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jackOfManyTrades
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Re: degrees correction
jackOfManyTrades   12/18/2014 5:36:53 AM
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Yes, I read the headline and wondered whether it was K or C (not knowing that you don't talk about degrees K). I assumed it was C as 140K doesn't seem anything to write home about. It would never have entered my head that it would be F.

R_Colin_Johnson
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Re: less losses
R_Colin_Johnson   12/17/2014 11:20:17 AM
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Thanks for the perspective prabhakar_deosthali, there are so many energy savings we could reap from room-temperature superconductors their almost innumerable. They have already enabled many advances that are worth the trouble of super cooling, like MRIs, but I'm still convident one of these brilliant minds working on the problem will crack the theory for room temperatue operation.

R_Colin_Johnson
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Re: degrees correction
R_Colin_Johnson   12/17/2014 11:11:54 AM
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Yes, you'd think with all the researchers working and thinking about superconductivity they would have cracked its secret by now. Roman Mankowsky and his collaborators think they have gotten a toe-hold, but are still a long way from steady-state DC.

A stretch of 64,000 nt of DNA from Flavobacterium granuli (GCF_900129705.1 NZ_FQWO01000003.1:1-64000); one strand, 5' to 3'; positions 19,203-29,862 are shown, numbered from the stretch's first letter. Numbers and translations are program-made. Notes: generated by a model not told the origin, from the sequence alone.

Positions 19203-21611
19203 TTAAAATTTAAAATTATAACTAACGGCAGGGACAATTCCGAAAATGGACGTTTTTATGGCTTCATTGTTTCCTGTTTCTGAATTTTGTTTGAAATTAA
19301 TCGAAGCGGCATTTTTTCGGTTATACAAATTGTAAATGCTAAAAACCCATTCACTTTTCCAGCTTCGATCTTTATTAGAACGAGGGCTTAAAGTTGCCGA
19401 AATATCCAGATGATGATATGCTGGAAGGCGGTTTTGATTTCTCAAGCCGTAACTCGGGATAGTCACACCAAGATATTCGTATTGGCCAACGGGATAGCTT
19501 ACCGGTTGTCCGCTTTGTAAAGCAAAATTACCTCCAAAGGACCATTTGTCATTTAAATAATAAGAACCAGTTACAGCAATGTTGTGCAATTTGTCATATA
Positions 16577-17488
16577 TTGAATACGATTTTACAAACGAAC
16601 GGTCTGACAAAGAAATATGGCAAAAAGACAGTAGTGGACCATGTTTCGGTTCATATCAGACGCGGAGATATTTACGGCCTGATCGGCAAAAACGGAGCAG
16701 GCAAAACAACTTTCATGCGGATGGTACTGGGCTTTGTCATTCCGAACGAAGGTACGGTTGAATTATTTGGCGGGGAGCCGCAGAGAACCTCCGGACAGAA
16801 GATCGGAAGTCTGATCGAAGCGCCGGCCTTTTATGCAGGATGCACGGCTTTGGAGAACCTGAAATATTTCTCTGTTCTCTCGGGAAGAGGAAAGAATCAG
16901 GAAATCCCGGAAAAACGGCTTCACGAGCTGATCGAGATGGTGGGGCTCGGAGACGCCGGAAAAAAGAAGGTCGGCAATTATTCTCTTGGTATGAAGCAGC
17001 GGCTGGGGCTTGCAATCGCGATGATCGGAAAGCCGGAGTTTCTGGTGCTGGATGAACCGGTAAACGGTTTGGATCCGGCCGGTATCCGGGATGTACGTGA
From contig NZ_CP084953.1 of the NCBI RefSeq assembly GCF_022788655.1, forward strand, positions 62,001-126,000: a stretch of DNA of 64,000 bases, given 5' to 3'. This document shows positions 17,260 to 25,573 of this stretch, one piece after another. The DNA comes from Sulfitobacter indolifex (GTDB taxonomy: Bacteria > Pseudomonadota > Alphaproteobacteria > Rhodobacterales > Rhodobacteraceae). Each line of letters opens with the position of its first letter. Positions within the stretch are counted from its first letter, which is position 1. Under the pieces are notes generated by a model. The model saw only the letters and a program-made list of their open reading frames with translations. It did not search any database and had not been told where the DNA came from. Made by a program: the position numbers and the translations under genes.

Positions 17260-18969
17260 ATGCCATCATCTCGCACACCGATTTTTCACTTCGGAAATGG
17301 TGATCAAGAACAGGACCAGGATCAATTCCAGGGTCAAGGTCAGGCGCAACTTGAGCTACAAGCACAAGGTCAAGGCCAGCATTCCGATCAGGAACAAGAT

R_Colin_Johnson
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Re: degrees correction
R_Colin_Johnson   12/17/2014 11:07:33 AM
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Yes, it is 140 degrees Fahrenheit and thanks for the tip on Kelvin.

prabhakar_deosthali
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CEO
less losses
prabhakar_deosthali   12/17/2014 1:04:47 AM
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If we have superconductors that work at ambient temperatures then it will be a great way to reduce transmission losses in the long distance transmission lines . It can also rduce the heat losses ( and the required cooling to keep the circuits cool).

Superconductors could save many a megawatts of electricity that goes waste as heat in the normal conductors.

Doug_S
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CEO
Re: degrees correction
Doug_S   12/16/2014 4:56:38 PM
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When I saw the headline I assumed it meant 140K, and thought "nice bump, but still a long way to go".  140F or 140C would both be wonderful, but there's currently a pretty big caveat attached to it.

 

I'm still shocked we haven't figured out superconduction works - if we did we'd probably lick the problem of high temperature superconducting materials in a few years.  Right now we're still mostly guessing based on materials that are similar to other known superconductors.

scottlawsonbc
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Rookie
degrees correction
scottlawsonbc   12/16/2014 4:20:08 PM
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This is a minor thing, but the title alone does not indicate whether '140 Degrees' has units of fahrenheit or celcius. Also, there is no such thing as 'degrees Kelvin', only Kelvin



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